We’ve been inspired by address industry revolutionaries, what3words. It turns out we have a lot more in common than just three words…
Love. Nano. Currency.
Three simple words that capture exactly how we at the Nano Foundation — and thousands of others around the world — feel about nano digital currency. We love the spirit of fairness that inspired it and the technology on which it’s built. But most of all, we love that it fixes a real world problem.
By providing a free bank account and the means to store, spend and receive value at zero cost, nano offers at least half of the 1.4 billion adults currently denied access to the global financial system the chance to get started. It is designed to make things better for the people who need it most.
All this, in a roundabout way, leads us to the tech company what3words and back to ‘love, nano, currency’.
These are more than just three words. Thanks to what3words, they represent a 3m square in northern China. It’s the same concept that has elevated ‘sleep, coffee, toast’ from ‘List of Things This Writer Needs to Function’, to a leafy spot in suburban Illinois.
What3words has given every 3 metre square of the world (all 57 trillion of them) a unique combination of three words. And as you may have guessed, the benefits go far beyond entertaining people who enjoy finding accidentally apt combinations.
As anyone who’s tried to meet friends at a festival can tell you — “we’re camped between the passed out naked guy and the emu sculpture” — giving a precise location without street names can be tricky. And in all seriousness, what3words has been used in successful rescue operations by emergency services around the world.
But its implications go even further. For the estimated billions who have no address and therefore no access to the postal system, voting system, utilities, business opportunities and more, what3words offers a lifeline.
And this is where what3words and the Nano Foundation share more than a square of land in China. We’re both in the business of helping people.
An early breakthrough for what3words came when it was used by a Rio de Janeiro cooperative to offer addresses to residents of the largest favela in Brazil. For the first time, users were able to receive mail and online purchases to their doorstep. Through innovation and application, what3words connected them to the wider world in a way that had previously been deemed impossible.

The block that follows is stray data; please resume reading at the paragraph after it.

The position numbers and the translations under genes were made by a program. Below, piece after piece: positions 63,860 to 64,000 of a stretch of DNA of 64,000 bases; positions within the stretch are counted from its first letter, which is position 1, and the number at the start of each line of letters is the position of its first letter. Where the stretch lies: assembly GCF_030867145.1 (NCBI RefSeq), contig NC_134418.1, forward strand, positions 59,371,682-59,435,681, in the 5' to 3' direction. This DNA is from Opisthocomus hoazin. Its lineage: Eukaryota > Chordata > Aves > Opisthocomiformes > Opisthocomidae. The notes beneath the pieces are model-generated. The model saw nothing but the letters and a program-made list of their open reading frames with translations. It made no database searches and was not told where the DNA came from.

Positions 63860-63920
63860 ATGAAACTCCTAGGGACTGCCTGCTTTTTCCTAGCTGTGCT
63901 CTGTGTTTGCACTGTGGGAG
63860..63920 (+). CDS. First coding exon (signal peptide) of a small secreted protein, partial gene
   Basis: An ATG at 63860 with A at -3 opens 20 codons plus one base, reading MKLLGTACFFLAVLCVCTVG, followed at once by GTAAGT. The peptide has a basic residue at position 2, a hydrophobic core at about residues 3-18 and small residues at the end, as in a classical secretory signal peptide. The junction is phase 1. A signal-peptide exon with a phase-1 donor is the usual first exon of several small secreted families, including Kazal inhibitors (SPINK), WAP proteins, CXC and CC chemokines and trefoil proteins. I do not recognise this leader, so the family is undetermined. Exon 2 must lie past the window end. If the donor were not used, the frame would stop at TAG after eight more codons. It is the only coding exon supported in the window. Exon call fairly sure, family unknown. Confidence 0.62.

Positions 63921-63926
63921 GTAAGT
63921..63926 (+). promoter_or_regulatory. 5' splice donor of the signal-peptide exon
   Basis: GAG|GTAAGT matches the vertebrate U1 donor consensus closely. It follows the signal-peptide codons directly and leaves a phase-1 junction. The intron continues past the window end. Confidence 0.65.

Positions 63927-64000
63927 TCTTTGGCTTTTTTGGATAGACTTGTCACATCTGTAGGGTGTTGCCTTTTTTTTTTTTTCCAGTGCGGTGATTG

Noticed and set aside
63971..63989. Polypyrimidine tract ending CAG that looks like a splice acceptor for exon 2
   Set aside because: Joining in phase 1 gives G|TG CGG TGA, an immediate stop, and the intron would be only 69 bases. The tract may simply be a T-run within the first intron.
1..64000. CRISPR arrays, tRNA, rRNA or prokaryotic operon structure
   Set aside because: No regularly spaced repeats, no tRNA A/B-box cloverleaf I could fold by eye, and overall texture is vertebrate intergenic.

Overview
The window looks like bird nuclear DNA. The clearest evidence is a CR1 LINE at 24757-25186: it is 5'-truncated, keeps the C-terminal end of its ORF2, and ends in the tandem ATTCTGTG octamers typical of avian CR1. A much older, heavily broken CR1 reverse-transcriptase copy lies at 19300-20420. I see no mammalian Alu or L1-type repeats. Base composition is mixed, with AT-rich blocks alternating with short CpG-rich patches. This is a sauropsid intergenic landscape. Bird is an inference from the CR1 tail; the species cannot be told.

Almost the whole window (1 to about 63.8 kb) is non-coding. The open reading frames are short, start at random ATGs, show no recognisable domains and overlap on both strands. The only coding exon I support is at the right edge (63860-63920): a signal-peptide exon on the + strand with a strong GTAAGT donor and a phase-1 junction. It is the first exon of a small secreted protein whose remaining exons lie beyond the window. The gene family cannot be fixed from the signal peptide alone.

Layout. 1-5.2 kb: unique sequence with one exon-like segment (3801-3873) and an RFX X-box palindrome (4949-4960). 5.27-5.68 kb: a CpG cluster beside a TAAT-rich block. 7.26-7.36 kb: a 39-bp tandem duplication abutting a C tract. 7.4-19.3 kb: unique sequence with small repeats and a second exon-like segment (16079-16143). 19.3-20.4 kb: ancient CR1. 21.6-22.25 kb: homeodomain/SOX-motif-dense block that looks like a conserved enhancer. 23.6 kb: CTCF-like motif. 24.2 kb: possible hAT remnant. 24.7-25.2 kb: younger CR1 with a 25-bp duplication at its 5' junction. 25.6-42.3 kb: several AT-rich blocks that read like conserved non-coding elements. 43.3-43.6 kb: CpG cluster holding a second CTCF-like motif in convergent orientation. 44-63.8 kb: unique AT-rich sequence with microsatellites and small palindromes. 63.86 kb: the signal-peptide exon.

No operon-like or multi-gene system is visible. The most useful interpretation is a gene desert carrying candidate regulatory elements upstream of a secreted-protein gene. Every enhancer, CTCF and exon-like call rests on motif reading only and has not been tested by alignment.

And nano could be just as powerful in connecting the same community to the global economy. Using nano, residents could run a business, buy and sell goods, pay employees, receive money from customers locally and abroad — all for free, with no need for a traditional bank account. And therein lies nano’s true power in this context: because what3words provides residents with a postal address, not proof of address, access to the banking system is still out of reach.
This crossover between the work of what3words and the Nano Foundation also means that we face similar challenges. For all its success, when we interviewed what3words founder, Chris Sheldrick, at the 2022 Nano London Meetup, he still cited adoption — and making people realise the potential of the product — as their biggest challenge. This is also true for the Nano Foundation. Despite the nano network having processed over $46bn in seven years and the countless innovations within its ecosystem of apps, there is so much potential still to be realised.
But progress takes time. what3words and the Nano Foundation are aiming to achieve a true paradigm shift. We are asking people to leave behind established modes of thought and action, and embrace something new, something better. And the best place to implement change is somewhere which has been overlooked or underserved by existing infrastructure. It’s why the Mongolian postal service became the first countrywide adopter of what3words, and it’s why the Nano Foundation focuses much of its effort on servicing Nigeria and economically disadvantaged countries in Africa, South America and South East Asia.
This is why the success of what3words is such an inspiration. Chris and his team have shown that with the right focus, determination and technology, it’s possible to make the world a better place.
At the Nano Foundation, we’re proud to say we have those three words in abundance.